year. hopefully around the same time those smart migrating birds are
flying south. (finger crossed) So if you want to join us as CREW please
contact us.

We will prioritize those of you who have been on the farm, but
everyone will get a chance to come sailing in the end No sail
experience required. We will teach you whatever skills you need. And
for those of you who have never been out on the seven seas.. Enclosed
is a picture of a pacific island waiting for you....

We still have space for one more more sea-gypsy up on the farm this
summer , so if you have skills you might think we need, dont hesitate
to contact us.

Love from Sailing the farm.
A sea gypsy tribe of tomorrow.

Pictures:

1. This small pacific is waiting for us all...
2. Sail plan. Anyone into sail-making or know about a good sail-loft?
3. Plating up the dog-house.
4. Small greenhouse ready for summer. This is for sugar-peas.
5. Happy welding lady fixing up some small stuff.

1. http://weldingweb.com/attachment.php?attachmentid=732971&stc=1&d=1401550758
2. http://weldingweb.com/attachment.php?attachmentid=732981&stc=1&d=1401550760
3. http://weldingweb.com/attachment.php?attachmentid=732991&stc=1&d=1401550763
4. http://weldingweb.com/attachment.php?attachmentid=733001&stc=1&d=1401550765
5. http://weldingweb.com/attachment.php?attachmentid=733011&stc=1&d=1401550767

Share this post


Link to post
Share on other sites

Hat off to you Z, you have the commune thing working well. I'm impressed.

Share this post


Link to post
Share on other sites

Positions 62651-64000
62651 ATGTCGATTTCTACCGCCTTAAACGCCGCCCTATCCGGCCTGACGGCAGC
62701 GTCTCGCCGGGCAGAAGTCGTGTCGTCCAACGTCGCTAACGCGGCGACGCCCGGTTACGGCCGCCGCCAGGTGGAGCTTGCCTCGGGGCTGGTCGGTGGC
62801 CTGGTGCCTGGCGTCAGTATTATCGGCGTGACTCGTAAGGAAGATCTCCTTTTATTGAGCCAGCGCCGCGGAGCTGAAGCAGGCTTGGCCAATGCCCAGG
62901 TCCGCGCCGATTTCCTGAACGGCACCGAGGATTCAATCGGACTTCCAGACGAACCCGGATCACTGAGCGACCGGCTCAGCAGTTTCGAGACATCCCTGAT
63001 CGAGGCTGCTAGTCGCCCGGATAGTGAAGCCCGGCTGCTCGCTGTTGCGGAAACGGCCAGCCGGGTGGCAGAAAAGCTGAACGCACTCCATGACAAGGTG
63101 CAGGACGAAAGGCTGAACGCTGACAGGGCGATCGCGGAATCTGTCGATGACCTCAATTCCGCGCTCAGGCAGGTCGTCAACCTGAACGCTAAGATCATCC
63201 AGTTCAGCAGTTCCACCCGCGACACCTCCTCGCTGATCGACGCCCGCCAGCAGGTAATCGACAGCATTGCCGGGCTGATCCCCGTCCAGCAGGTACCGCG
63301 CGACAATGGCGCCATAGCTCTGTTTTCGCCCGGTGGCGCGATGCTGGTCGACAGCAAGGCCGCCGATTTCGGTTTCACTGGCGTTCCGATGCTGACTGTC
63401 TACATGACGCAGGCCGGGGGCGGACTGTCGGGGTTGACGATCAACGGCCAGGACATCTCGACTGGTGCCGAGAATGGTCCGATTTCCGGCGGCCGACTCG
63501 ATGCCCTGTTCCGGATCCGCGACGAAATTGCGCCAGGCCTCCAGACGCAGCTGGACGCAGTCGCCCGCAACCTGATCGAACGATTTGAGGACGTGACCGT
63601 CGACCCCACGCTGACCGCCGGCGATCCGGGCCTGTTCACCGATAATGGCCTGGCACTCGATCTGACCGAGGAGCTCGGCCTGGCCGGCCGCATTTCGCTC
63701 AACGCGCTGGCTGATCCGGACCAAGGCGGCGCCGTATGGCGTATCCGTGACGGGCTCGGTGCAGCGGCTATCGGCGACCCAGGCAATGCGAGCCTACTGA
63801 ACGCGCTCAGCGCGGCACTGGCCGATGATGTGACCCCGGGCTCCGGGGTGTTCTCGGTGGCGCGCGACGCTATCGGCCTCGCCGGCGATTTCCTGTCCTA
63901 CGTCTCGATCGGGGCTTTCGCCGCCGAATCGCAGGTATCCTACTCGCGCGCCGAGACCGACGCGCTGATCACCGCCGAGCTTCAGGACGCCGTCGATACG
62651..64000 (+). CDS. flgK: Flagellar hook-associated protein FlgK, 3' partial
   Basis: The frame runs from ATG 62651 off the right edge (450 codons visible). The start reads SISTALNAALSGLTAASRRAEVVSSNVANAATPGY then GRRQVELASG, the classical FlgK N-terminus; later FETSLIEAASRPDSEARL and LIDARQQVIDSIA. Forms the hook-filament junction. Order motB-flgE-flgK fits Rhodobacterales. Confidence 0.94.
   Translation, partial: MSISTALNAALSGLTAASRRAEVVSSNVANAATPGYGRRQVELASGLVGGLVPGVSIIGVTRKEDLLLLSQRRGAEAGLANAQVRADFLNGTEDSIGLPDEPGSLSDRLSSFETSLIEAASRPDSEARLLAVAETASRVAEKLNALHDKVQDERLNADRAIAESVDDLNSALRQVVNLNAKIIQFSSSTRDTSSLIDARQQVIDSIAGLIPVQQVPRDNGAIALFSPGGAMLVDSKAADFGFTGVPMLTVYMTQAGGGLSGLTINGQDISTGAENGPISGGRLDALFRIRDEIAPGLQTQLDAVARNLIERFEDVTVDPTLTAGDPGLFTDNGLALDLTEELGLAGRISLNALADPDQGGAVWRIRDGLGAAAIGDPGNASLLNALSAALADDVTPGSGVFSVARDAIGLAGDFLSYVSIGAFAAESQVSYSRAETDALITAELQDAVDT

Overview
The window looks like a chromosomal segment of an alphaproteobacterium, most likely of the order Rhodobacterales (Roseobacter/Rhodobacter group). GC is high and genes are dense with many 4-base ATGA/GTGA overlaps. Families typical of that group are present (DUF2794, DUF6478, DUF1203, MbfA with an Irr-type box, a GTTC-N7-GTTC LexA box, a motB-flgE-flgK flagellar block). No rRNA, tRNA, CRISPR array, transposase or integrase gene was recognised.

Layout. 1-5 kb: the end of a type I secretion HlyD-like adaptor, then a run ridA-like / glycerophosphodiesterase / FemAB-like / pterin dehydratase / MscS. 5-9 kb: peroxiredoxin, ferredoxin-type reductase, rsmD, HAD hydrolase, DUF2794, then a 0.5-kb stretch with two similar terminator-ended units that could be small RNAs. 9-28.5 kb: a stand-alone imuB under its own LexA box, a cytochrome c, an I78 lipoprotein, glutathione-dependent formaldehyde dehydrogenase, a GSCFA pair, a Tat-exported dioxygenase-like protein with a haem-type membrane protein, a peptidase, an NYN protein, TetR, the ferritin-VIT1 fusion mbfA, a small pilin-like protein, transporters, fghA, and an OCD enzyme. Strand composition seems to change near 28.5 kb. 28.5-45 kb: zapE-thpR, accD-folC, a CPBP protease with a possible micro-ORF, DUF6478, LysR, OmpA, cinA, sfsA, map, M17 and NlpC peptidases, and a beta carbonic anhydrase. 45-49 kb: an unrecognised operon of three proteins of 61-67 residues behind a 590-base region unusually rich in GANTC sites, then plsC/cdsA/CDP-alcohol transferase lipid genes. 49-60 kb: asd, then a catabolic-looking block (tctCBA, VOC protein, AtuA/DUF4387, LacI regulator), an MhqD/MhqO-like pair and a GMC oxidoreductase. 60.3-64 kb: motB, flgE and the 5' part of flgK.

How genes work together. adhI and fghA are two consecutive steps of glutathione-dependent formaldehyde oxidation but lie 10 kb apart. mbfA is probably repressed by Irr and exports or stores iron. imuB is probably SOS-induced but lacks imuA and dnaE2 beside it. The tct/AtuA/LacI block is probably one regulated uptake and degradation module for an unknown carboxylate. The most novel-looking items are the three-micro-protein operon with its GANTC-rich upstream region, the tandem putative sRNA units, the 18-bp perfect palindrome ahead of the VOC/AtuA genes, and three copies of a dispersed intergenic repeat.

Why is there roach on a battenless gaff sail?

That leach should be slightly hollow.

But, don't sweat the details.

Share this post


Link to post
Share on other sites

I'm not really qualified to instruct anyone about sails, but you asked, and I'll answer. First, there are lots of books on sailmaking. I'll let others suggest which are best. Second, I'd bet any small cruising sailmaker would be willing to help you out even if you want to save money by doing a lot of the work yourselves. He could design the sails (for a fee), or even supply the pre-cut panels for you to sew together.

Share this post


Link to post
Share on other sites

I am afraid they may find there is more work than they expected after they finish the metal work. I suspect in Hawk the metal work was less than 30% of the man hours. But it seems like a happy optimistic group so that may not be a problem.

Share this post


Link to post
Share on other sites

Better take a close look at the rake of the masts. The foremast looks as if it is raked forward which is odd. Was this on purpose?

Share this post


Link to post
Share on other sites

Jose:

They are farmers. Of course it looks right to them.

 

I had better not post anymore tonight. I'm still pissed that we dropped out of that race yesterday.

The boy knows how to carry a grudge.

Share this post


Link to post
Share on other sites

I don't get it. I'm seeing all these people that look non-asian in the middle of China? Where are they coming from? How and why are they showing up to work on this thing? Where's the money coming from for food, heat and materials?

 

-jim lee

Share this post


Link to post
Share on other sites